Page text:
Iga Swiatek tops Jessica Pegula for spot in U.S. Open semifinals

Iga Swiatek advances past Jessica Pegula in the U.S. Open. (Frank Franklin II/AP)

Iga Swiatek’s game is most effective, her mind most at ease, on red clay courts, where her two Grand Slam titles so far arrived.

She sure seems to be getting the hang of this hard-court thing at the U.S. Open, though.

The No. 1-ranked Swiatek moved into her first semifinal at Flushing Meadows by pulling out a 6-3, 7-6 (4) victory over American Jessica Pegula on Wednesday night in a match filled with a combined 13 breaks of serve, 10 in the second set alone.

“I wasn’t expecting that at the beginning of the tournament,” said Swiatek, never before beyond the fourth round in New York. “Trying to keep my expectations low.”

Swiatek, a 21-year-old from Poland who won the French Open in 2020 and this June, twice failed to serve out the victory, at 5-4 and 6-5. But she was better in the tiebreaker, and when No. 8-seeded Pegula missed a backhand to close the contest, Swiatek ran toward her guest box, flung her white racket away and yelled.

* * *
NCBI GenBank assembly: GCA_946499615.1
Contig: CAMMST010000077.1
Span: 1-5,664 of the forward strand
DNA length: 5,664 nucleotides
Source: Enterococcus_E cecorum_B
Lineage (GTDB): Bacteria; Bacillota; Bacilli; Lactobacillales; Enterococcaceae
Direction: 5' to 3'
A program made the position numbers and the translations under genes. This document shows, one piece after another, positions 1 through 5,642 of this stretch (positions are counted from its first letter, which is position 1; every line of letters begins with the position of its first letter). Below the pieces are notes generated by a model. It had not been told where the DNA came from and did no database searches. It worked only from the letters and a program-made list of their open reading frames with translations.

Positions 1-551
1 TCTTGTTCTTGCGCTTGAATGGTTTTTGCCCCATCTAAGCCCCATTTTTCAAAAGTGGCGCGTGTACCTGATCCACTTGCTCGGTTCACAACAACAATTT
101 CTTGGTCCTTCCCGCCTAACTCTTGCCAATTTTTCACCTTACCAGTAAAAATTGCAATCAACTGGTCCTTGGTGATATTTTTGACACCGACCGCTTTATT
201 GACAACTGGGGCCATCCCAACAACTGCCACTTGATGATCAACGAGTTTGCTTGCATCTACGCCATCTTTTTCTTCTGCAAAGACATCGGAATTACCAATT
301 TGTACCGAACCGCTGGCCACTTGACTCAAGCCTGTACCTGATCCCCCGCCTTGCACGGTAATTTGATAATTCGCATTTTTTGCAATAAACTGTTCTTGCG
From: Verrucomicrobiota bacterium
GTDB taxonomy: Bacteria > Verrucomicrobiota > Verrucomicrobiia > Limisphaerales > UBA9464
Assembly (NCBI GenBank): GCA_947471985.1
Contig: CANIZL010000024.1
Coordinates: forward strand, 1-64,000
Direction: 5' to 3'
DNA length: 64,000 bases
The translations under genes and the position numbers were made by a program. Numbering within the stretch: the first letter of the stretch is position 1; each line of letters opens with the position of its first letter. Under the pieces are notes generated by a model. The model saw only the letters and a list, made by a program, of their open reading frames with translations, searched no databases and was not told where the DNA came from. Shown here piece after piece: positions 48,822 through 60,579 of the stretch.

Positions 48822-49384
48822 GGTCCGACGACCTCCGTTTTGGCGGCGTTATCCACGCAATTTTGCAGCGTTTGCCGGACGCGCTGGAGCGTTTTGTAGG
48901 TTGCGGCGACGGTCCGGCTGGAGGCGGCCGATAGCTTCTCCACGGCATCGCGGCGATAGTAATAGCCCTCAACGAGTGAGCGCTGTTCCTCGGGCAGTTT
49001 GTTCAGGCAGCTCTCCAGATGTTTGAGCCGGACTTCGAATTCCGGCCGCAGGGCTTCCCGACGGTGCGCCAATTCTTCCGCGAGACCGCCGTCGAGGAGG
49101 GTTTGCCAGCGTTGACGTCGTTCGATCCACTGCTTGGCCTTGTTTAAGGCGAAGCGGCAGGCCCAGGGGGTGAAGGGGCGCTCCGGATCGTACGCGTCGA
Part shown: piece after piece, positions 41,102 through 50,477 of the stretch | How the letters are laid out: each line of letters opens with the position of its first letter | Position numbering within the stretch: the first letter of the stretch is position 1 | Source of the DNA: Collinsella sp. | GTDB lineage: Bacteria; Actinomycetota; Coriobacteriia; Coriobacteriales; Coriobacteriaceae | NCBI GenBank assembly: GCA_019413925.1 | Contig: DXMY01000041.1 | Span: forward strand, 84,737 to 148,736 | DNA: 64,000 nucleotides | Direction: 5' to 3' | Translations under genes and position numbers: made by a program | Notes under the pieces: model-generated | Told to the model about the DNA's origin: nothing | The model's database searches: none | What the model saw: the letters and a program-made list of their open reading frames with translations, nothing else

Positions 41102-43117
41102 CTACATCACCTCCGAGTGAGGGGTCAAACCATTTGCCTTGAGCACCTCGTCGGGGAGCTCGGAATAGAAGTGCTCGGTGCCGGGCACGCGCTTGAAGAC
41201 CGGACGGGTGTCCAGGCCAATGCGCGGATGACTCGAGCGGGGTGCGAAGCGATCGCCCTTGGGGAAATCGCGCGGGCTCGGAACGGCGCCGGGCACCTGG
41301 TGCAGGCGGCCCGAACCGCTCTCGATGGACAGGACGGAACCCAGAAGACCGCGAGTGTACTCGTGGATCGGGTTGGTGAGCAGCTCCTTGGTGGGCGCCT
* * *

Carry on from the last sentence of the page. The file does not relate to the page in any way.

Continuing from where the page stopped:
This marked Swiatek’s eighth win in a row against an opponent ranked in the top 10, all in straight sets.

“I’m super proud of myself. My goal, basically, is to be consistent,” she said. “I remember when I was an underdog and every match like that was surreal. Now it feels pretty routine.”

Pegula, a 28-year-old whose parents own the NFL’s Buffalo Bills and NHL’s Buffalo Sabres, dropped to 0-4 in Grand Slam quarterfinals, including a trio of losses at that stage this season. All three of those came against a player atop the rankings at the time: Ash Barty at the Australian Open in January and then Swiatek at Roland Garros and now.

Swiatek will face No. 6 seed Aryna Sabalenka of Belarus in Thursday’s semifinals. The other women’s semifinal is No. 5 Ons Jabeur against No. 17 Caroline Garcia, who eliminated 18-year-old American Coco Gauff on Tuesday.

Of the four players remaining in the bracket, only Swiatek already owns a major championship. And only Sabalenka, who defeated two-time Slam runner-up Karolina Pliskova 6-1, 7-6 (4) earlier Wednesday, ever has been this far in New York previously; she lost in the semifinals last year.

“I’m ready for it,” Sabalenka said. “I’m ready for another fight.”

Sabalenka was bounced from the semifinals at Wimbledon last year by Pliskova. Sabalenka made sure from the start that this one would be different, racing to a 4-0 lead.

This year, Sabalenka could not participate at the All England Club, because all players from Russia and Belarus were banned over the invasion of Ukraine. Sabalenka spent that fortnight in Miami, practicing and preparing for a return to the tour.

“It was a tough time, especially when I was working out in the gym and there was Wimbledon playing on the TV,” Sabalenka said. “I was always turned it off, because I couldn’t watch it.”